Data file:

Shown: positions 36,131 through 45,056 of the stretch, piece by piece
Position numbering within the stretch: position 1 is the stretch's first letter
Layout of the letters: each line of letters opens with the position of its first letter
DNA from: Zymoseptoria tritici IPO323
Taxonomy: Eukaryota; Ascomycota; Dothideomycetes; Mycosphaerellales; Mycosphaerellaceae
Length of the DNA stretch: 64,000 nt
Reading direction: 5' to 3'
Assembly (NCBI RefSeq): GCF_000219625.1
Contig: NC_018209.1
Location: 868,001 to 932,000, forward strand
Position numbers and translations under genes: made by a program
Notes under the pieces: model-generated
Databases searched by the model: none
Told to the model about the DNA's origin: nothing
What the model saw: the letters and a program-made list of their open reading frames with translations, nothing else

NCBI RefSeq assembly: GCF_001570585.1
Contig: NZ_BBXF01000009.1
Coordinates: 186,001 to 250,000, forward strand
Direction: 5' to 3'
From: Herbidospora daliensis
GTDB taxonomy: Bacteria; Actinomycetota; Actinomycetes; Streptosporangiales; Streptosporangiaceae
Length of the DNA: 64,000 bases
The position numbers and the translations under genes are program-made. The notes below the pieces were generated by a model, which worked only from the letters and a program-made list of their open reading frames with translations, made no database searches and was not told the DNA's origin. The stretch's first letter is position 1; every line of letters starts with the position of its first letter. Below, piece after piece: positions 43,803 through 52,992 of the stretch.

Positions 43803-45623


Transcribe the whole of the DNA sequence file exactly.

Shown: positions 36,131 through 45,056 of the stretch, piece by piece
Position numbering within the stretch: position 1 is the stretch's first letter
Layout of the letters: each line of letters opens with the position of its first letter
DNA from: Zymoseptoria tritici IPO323
Taxonomy: Eukaryota; Ascomycota; Dothideomycetes; Mycosphaerellales; Mycosphaerellaceae
Length of the DNA stretch: 64,000 nt
Reading direction: 5' to 3'
Assembly (NCBI RefSeq): GCF_000219625.1
Contig: NC_018209.1
Location: 868,001 to 932,000, forward strand
Position numbers and translations under genes: made by a program
Notes under the pieces: model-generated
Databases searched by the model: none
Told to the model about the DNA's origin: nothing
What the model saw: the letters and a program-made list of their open reading frames with translations, nothing else

NCBI RefSeq assembly: GCF_001570585.1
Contig: NZ_BBXF01000009.1
Coordinates: 186,001 to 250,000, forward strand
Direction: 5' to 3'
From: Herbidospora daliensis
GTDB taxonomy: Bacteria; Actinomycetota; Actinomycetes; Streptosporangiales; Streptosporangiaceae
Length of the DNA: 64,000 bases
The position numbers and the translations under genes are program-made. The notes below the pieces were generated by a model, which worked only from the letters and a program-made list of their open reading frames with translations, made no database searches and was not told the DNA's origin. The stretch's first letter is position 1; every line of letters starts with the position of its first letter. Below, piece after piece: positions 43,803 through 52,992 of the stretch.

Positions 43803-45623